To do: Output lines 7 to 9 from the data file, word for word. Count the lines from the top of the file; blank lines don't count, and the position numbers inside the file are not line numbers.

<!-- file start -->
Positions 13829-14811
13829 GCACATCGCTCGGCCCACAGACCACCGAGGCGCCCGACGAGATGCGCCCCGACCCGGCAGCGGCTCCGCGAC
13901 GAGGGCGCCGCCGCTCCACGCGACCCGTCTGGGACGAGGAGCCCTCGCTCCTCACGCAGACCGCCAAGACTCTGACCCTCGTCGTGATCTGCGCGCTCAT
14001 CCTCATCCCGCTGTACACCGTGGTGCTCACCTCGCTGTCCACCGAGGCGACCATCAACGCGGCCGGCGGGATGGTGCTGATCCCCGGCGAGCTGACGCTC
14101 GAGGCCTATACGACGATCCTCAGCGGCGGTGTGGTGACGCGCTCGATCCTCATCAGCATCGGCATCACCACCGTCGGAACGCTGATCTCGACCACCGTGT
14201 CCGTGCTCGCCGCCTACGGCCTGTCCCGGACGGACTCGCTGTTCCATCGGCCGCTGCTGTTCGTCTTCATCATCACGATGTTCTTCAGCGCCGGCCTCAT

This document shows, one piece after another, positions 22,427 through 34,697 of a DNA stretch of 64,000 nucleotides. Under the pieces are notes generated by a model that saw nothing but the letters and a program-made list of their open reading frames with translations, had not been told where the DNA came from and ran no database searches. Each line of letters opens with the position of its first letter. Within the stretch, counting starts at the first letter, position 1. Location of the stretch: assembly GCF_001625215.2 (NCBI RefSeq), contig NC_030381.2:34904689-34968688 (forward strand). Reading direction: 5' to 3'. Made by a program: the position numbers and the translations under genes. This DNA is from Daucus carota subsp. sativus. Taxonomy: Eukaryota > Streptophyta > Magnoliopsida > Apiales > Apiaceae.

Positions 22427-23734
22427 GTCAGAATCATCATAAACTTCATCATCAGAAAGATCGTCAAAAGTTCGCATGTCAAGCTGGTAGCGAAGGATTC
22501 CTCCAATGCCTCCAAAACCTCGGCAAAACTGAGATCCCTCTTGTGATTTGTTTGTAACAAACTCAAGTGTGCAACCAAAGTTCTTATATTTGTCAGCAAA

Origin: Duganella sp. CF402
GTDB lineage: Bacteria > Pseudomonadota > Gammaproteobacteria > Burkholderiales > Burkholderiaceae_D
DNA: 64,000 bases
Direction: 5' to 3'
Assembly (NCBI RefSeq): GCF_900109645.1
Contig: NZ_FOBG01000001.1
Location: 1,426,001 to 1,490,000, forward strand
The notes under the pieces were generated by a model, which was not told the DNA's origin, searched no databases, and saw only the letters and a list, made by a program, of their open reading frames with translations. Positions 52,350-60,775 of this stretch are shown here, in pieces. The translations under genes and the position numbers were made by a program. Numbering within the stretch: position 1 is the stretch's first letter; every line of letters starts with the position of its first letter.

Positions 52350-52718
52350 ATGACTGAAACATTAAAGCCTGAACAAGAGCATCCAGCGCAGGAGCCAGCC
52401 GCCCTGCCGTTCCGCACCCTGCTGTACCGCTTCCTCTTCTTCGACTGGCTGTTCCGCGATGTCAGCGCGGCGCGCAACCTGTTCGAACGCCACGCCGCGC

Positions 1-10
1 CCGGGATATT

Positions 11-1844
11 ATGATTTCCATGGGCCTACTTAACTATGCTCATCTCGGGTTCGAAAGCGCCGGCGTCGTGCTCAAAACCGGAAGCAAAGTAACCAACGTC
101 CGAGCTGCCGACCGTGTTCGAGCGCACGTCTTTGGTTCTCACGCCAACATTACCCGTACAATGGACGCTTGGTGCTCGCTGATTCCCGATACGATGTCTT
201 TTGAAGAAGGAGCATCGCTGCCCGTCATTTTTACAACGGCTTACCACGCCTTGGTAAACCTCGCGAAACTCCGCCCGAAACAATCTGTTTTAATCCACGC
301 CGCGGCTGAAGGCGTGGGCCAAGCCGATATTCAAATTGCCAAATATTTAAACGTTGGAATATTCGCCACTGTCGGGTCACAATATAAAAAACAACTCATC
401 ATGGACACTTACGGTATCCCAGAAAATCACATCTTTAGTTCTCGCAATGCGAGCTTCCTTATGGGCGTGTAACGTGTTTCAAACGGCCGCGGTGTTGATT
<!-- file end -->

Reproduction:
This document shows, one piece after another, positions 22,427 through 34,697 of a DNA stretch of 64,000 nucleotides. Under the pieces are notes generated by a model that saw nothing but the letters and a program-made list of their open reading frames with translations, had not been told where the DNA came from and ran no database searches. Each line of letters opens with the position of its first letter. Within the stretch, counting starts at the first letter, position 1. Location of the stretch: assembly GCF_001625215.2 (NCBI RefSeq), contig NC_030381.2:34904689-34968688 (forward strand). Reading direction: 5' to 3'. Made by a program: the position numbers and the translations under genes. This DNA is from Daucus carota subsp. sativus. Taxonomy: Eukaryota > Streptophyta > Magnoliopsida > Apiales > Apiaceae.

Positions 22427-23734
22427 GTCAGAATCATCATAAACTTCATCATCAGAAAGATCGTCAAAAGTTCGCATGTCAAGCTGGTAGCGAAGGATTC